Soft jerkbaits, referred to as "flukes" by most bass anglers, are often thought of as a summertime bait. But I've found soft jerkbaits to be highly effective in the fall, even into fairly late fall.
For river smallmouth bass, I like to use a full sized (5-inch) soft jerkbait. Typically I nose hook the fluke with an octopus-style hook, the kind often used when fishing live bait. The areas I target are often quiet close-to-shore pockets, where smallmouth bass can dart out into the faster current to ambush prey.
There's not a lot to the presentation, which is part of the magic. Simply make casts into these pockets, getting as close to shore as possible. Then employ a retrieve that borders on dead-sticking. Just let the bait slowly sink, giving it an occasional twitch to give it that wounded minnow look. Reel in the resulting slack. After a few such twitches — if a big river smallie hasn't sucked in the lure — it will likely be out of the high percentage area. Quickly reel it in and cast again. While bronzebacks sometime crush the soft stickbait, often times then just draw it in. You'll just feel a tightening of the line, the signal to impart a strong, sweeping hookset.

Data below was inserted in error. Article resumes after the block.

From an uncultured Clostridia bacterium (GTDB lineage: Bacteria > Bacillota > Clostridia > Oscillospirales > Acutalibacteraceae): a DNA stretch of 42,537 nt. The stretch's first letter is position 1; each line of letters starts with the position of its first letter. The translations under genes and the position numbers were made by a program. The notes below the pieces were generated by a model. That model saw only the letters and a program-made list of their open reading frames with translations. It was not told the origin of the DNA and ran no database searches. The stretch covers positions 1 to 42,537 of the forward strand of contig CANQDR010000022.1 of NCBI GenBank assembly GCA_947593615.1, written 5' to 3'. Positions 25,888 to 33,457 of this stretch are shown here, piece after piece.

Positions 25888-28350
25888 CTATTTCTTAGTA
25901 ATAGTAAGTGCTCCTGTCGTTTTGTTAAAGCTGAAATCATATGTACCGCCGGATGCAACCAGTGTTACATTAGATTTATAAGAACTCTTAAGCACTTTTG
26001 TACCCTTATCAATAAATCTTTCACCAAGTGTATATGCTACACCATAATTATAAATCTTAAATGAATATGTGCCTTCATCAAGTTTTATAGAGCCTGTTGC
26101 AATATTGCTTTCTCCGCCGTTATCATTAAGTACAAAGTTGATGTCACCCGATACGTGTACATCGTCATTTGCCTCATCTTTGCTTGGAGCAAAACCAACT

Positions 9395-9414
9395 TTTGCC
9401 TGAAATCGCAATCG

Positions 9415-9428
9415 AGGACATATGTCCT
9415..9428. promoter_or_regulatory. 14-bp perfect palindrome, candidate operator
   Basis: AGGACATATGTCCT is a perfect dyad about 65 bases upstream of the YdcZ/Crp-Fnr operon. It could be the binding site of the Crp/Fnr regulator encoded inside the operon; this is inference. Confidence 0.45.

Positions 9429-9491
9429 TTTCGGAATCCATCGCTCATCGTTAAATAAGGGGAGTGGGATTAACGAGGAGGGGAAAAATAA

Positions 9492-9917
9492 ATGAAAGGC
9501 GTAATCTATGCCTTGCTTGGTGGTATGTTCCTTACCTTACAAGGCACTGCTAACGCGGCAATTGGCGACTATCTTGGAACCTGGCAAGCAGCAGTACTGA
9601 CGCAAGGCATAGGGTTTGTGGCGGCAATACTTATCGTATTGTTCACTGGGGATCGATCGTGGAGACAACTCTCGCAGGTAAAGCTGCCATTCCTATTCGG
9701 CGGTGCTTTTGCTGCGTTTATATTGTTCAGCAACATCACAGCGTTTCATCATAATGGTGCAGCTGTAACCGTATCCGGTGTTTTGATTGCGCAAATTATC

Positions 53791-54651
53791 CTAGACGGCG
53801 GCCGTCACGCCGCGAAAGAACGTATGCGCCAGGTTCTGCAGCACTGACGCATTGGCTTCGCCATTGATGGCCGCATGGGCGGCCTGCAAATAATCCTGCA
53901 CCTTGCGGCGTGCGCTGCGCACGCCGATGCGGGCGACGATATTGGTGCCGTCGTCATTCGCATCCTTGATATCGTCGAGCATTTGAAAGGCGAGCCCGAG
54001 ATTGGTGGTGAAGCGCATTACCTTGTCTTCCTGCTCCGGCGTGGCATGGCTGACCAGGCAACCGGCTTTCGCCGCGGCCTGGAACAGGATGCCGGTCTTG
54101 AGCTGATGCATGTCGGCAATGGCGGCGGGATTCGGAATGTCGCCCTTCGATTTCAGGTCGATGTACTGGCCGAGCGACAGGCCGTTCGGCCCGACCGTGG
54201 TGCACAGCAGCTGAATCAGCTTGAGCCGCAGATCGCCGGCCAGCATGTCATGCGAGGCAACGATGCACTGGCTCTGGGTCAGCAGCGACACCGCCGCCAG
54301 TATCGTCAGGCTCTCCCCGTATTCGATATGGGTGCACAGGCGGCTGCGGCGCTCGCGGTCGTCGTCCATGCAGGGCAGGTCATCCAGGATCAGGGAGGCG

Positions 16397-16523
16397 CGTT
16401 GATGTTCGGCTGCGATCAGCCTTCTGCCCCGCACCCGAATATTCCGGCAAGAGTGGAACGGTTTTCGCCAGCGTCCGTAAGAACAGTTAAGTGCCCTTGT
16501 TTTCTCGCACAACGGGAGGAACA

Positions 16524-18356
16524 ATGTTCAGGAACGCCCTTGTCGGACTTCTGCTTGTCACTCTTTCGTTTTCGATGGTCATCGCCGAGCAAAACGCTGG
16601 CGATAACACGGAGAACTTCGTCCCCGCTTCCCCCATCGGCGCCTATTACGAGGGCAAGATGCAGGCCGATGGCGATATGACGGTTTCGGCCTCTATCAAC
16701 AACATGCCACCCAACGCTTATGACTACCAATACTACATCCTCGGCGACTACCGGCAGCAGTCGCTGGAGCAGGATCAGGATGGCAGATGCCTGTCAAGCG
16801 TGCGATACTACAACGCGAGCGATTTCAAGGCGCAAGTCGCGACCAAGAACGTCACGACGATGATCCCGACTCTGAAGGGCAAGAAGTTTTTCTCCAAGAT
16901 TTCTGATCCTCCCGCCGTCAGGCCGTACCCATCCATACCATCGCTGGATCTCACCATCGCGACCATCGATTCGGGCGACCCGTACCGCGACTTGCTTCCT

On lake and reservoirs, ones that feature submerged vegetation, I often use a smaller soft jerkbait, one in the 3.5- to 4-inch range, on a drop shot rig, again nose hooked with an open live-bait style hook. It's an ideal rig for pitching back into pockets of remaining green weeds, and a nice change-up for times when a bulkier presentation, like a flippin jig-pig combo, isn't doing it.
The drop shot/soft jerkbait combo is effective on both smallmouth and largemouth.